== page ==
Kimberlee Johnson

💡 JavaScript fundamentals, or, everything’s a function

I learned the basics of functions and some handy use cases, like building new Objects of a type (constructors) or taking in other functions as parameters (higher order functions and callbacks); new array methods for manipulating data sets; and how to create Classes and define a closure.

Dorothy Parker is known less for her work on the original ‘A Star is Born’ screenplay and more for her unbeatable quips e.g., “This wasn’t just plain terrible, this was fancy terrible, with raisins in it.”

Every day learning JavaScript feels a bit like this. Once we get the basics, everything iss “...not just a plain function, this is a fancy function, with callbacks on it.”

A function is a set of statements that performs a task, like calculating a value, that can be repeated. They’re foundational to all the interactions we might have on a website.

We started out covering basics, like a few different ways to write and format functions, including with arrows (=> fancy). We also covered arrays, derived from functions, and a few of their methods. Methods are, unsurprisingly, just fancy functions attached to Objects that can do useful things like .push() new items into a data set. We manipulated array indices to find unique items, in our use case specific interns or cars.

We got to work with 5k runners instead in our next data set, which I’ve been ready for since St. Patrick’s day. We used that data to apply what we learned about closures, the invisible glue that lets child (embedded) functions reference values in parent functions, and higher order functions that can take in other functions called callbacks as parameters. We also covered more complex array methods like .reduce() that returns a value from the array, or .map() that creates a new array.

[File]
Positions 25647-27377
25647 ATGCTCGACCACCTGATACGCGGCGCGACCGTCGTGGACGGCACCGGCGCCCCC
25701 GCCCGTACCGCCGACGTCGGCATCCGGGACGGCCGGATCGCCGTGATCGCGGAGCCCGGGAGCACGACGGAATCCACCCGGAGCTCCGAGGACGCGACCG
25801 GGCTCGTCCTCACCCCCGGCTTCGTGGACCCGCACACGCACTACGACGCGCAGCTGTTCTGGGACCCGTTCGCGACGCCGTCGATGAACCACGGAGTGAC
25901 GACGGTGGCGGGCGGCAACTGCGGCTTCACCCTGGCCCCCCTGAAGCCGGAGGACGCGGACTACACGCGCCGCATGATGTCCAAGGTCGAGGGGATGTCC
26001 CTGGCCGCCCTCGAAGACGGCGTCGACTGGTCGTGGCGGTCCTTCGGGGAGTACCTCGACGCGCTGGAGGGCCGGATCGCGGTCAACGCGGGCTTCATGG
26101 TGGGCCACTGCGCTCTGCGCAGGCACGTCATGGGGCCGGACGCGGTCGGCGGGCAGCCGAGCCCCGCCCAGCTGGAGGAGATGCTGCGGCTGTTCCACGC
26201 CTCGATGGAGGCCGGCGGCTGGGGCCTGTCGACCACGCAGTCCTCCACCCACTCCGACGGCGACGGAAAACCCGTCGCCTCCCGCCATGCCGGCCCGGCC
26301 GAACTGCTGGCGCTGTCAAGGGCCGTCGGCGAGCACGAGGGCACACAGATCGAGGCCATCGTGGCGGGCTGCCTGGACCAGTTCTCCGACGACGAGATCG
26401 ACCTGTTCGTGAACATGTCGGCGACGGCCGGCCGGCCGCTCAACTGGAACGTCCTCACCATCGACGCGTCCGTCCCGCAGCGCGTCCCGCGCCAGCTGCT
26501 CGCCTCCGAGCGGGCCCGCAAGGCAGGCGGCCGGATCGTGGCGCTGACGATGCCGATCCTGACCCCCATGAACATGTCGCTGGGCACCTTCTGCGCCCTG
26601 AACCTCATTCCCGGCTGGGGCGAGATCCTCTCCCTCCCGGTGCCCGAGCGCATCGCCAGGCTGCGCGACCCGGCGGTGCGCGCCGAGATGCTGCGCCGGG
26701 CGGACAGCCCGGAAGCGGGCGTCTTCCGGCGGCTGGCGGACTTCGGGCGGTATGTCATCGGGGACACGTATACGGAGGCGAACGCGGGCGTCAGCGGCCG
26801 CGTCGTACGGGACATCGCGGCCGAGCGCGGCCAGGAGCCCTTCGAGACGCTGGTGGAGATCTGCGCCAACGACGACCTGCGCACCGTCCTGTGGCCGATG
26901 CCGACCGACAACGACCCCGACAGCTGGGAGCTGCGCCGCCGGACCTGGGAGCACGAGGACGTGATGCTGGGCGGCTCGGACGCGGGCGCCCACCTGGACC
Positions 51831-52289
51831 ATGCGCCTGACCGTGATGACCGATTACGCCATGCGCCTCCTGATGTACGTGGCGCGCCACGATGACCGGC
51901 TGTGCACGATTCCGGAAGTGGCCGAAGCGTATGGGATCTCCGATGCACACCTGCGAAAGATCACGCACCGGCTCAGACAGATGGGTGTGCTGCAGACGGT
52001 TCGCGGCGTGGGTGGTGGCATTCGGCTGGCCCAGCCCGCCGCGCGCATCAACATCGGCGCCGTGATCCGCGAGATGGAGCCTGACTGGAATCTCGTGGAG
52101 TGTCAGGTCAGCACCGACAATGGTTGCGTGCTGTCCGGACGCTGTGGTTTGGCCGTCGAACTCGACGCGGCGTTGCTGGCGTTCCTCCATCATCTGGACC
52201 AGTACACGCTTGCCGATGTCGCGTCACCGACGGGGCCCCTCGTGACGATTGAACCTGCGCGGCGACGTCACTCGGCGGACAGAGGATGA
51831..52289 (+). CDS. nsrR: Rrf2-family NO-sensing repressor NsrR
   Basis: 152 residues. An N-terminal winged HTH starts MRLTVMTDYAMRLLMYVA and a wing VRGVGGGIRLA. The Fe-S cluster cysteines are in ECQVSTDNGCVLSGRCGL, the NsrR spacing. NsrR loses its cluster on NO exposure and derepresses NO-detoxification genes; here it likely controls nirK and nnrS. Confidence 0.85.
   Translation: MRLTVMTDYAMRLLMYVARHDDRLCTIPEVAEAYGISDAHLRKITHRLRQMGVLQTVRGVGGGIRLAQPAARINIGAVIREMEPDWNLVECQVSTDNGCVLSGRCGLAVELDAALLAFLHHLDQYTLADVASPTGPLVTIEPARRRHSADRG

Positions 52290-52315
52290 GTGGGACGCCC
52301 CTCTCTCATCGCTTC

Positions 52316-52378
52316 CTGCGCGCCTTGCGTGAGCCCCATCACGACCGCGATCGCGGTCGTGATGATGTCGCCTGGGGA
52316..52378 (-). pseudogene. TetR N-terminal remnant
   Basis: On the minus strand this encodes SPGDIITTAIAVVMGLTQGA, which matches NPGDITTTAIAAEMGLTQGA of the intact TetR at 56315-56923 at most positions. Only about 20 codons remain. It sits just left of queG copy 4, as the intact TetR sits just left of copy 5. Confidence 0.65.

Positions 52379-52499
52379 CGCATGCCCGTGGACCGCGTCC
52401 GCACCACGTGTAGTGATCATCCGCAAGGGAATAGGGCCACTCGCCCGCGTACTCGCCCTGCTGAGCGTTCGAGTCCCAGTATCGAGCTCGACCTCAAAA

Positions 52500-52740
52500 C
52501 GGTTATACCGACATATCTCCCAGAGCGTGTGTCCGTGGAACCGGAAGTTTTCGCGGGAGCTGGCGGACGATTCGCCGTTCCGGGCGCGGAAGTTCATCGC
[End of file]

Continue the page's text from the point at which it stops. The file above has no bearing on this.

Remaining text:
After adding that complexity, we deep-dived on the this keyword and how it points functions to the right context to find a value. We covered constructor functions for creating new Objects of a certain type a little less manually, and their prototypes, which we use to add methods to each new Object. We used those concepts to build different Heroes and Villains in a very basic game.

Of course, we learned a much easier way to create new Objects immediately the next day with Classes, which embed constructor functions and use keywords like ‘extends’ and super() to ensure attributes and methods can be inherited by a new Class. We refactored the previous day’s code to be more palatable with these new tools.

While tiring, learning something the hard way first can be worthwhile, so that we then understand why the shortcuts under the hood work, or, in other words, what the fancy raisins are doing in there in the first place.

How I’ll apply what I learned to my blog

  • That’s coming up next week!

Advice for other students

  • If you're going to be a remote learner, be deliberate about getting out of the house to spend time with friends and family. When scary, sad, or meh things happen, you likely won’t have the day-to-day other people time that you have at an office to take your mind off things.
  • Know yourself and where you get your energy. I skew very introvert, so that makes an online program a lot easier for me to handle. If I got my energy almost exclusively from being around other people, I’d be in trouble.

Life outside of learning

  • My fiction class is still delightful. This week a student wrote a fantastical, beautiful story that was a metaphor for growing up in the closet. I feel privileged to get to hear these stories.
  • I went to a contemporary dance performance. I want to be the kind of person who enjoys contemporary dance, I do, but I struggle so hard every time. If you have resources for learning how to enjoy it, point them my way!
  • Am reading: “Dumplin’”, FINALLY. I was on the library waitlist for four months after the movie came out. But, this seems to be the rare case where I prefer the movie to the book. Boys matter wayyyy more and Dolly Parton is only mentioned once every 30-40 pages instead of every 3-4 minutes.